“There is an expectation in today’s society to fit more into our lives. The whole work/life balance struggle is causing too many of us to trade in precious sleeping time to ensure we complete all the jobs we believe are expected of us.”

Dr Miller added: “Chronic short sleep produces hormones and chemicals in the body which increase the risk of developing heart disease and strokes, and other conditions like high blood pressure and cholesterol, diabetes and obesity.”

Professor Cappuccio also warned that getting too much sleep—of more than nine hours at a stretch—may be an indicator of illness, including cardiovascular disease.

Wind “spin” (New Jersey)

Editor’s note: What you will see, below, is an interesting and clever “point/counterpoint” presentation of wind energy’s proposed future in the coastal town of Union Beach, NJ.

The video was made by the Bayshore Regional Sewerage Authority.  The text superimposed on the video was provided, I gather, by Union Beach residents (and residents of surrounding towns?) who are vigorously opposed to the plan to erect a huge wind turbine in town.

Anyhow, it’s worth watching.  It brings into sharp relief the irreconcilable differences between Big Wind and NIMBY (Next Idiot Might Be You).

NIMBY (Postage Stamp)

Don’t be a …

Next Idiot Might Be You!


Wind factories and “The Sea Around Us” (Rachel Carson)

—Calvin Luther Martin, PhD

Here’s where the feds (Interior Dept and Dept of Energy) intend to install wind factories.

How does this square with “Fish and Wind Turbines Don’t Mix“? (Consider, as well, “Wind Turbines in Lake Michigan.”)

What will the acoustic waste products do to sealife—to the last wild place?

As a philosopher of history, I ask what it will do to whatever remains embedded within us of the ancient birthright of humanness.  That “thoughtworld” Aldous Huxley called Mind at Large. That cognitive commonwealth of “wildness” that made us what we are.

The implications are deeply troubling.


It is a dilemma Rachel Carson and Aldo Leopold likewise worried about.

Now, perhaps more than ever, it is upon us.


Map, courtesy of the US Interior Dept

Wind energy is an oxymoron

The case for terrestrial energy (aka nuclear power)

—Ajax Eastman, The Baltimore Sun (2/7/11)

Ever wonder why sailing ships no longer ply the oceans with goods and passengers? It’s a question wind energy advocates might ask themselves. They ignore the fact that the wind doesn’t blow consistently and that its intermittent nature makes wind an undependable source of power and restricts wind generators from consistently reaching their potential.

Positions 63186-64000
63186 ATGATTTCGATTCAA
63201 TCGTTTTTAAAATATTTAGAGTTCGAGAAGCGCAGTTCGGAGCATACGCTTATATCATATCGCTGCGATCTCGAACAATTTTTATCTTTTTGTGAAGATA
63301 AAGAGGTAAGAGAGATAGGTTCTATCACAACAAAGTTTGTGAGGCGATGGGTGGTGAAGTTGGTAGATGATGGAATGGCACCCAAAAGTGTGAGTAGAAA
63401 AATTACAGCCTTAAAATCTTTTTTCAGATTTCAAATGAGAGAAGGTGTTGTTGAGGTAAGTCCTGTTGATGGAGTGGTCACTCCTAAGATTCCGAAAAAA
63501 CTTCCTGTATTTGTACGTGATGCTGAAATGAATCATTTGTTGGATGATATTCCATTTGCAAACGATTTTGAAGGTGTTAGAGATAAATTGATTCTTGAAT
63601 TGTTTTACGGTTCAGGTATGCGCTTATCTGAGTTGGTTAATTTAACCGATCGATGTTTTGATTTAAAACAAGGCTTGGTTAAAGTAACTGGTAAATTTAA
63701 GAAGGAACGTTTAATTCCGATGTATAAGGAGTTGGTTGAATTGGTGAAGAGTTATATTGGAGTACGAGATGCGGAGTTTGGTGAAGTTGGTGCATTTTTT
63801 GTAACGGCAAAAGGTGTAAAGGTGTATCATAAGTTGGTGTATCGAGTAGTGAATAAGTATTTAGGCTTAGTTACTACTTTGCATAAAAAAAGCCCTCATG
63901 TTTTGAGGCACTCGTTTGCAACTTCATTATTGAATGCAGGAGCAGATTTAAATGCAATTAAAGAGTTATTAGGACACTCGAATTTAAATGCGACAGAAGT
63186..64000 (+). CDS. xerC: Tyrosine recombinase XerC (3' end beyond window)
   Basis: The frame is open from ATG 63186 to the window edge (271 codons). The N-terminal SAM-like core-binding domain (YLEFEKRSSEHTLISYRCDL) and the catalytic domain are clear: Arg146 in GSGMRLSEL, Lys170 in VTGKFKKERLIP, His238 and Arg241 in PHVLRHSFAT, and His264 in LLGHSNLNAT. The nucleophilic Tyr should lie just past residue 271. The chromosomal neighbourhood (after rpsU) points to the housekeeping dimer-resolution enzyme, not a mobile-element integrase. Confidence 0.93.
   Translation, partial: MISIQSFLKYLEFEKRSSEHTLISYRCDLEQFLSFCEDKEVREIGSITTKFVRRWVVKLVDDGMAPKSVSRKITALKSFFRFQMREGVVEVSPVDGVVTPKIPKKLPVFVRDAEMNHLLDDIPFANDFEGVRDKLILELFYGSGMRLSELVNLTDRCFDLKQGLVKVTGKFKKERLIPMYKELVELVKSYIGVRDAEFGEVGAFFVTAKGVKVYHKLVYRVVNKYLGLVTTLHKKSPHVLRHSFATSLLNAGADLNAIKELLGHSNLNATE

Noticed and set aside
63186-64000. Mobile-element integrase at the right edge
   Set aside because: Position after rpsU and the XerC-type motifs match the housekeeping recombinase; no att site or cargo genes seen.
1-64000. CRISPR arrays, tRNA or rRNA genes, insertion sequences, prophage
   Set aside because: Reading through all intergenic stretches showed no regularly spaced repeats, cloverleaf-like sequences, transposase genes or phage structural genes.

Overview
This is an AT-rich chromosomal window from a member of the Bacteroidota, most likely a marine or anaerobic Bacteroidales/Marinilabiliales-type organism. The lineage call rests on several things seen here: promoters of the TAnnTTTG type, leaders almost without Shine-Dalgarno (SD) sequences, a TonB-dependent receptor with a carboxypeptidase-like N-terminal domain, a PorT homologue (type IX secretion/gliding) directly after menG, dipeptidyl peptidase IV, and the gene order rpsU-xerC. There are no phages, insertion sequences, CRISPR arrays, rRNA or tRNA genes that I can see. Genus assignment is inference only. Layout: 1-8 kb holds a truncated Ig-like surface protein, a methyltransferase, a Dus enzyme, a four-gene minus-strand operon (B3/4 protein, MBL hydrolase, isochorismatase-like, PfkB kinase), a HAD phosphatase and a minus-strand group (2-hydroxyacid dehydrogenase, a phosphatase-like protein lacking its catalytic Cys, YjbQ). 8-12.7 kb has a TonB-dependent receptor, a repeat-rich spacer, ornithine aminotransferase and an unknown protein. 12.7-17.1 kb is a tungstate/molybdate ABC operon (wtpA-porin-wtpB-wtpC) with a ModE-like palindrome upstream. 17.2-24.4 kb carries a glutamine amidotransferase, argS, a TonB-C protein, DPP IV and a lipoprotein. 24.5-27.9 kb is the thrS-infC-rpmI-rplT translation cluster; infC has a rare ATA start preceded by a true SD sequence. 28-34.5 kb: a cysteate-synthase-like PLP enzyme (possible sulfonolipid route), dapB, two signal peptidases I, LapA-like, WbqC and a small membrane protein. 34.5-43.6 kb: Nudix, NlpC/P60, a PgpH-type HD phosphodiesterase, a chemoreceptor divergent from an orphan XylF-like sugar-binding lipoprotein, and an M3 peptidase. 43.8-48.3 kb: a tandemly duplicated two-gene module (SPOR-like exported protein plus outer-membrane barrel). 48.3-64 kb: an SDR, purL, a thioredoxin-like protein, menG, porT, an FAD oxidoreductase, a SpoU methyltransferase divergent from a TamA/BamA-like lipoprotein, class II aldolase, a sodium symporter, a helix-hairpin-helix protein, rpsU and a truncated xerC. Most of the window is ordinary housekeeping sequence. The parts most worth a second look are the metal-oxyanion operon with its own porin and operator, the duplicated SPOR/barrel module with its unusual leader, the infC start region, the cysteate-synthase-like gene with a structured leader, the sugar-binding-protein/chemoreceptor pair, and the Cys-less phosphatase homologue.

The relative effectiveness of a generation facility to produce electricity is called its capacity factor (CF). It is the ratio of what a generating plant produces compared to what it could produce at full capacity. The annual average CF for wind turbines located offshore is about 40 percent, but that falls to about 25 percent during the summer, when the winds are weakest. For wind turbines located onshore, the annual average CF is about 30 percent and can drop to 13 percent in the summer.

Proponents of wind power argue it is a good choice because, among other things, it reduces greenhouse gases. They compare industrial wind energy with power plants fueled by oil, coal and natural gas that generate tons of carbon dioxide. However, they fail to recognize that because of the unpredictable nature of wind, carbon-fueled plants will continue to underpin the load. This is particularly true in the summer, when the winds are at their lowest and the demand for power is highest.

"Terrestrial energy! Nuclear! Obvious!"

Proponents of wind almost never compare industrial wind to nuclear power, probably because in every aspect of electricity generation, nuclear beats wind by a long shot. The following are informative comparisons.


Wind Turbine Syndrome in Denmark: Physician’s letter to the Australia Senate

From:  Mauri Johansson, MD, MHH, National Association of Neighbors to Giant Land Wind Turbines in Denmark
To:  Australia Senate Community Affairs Committee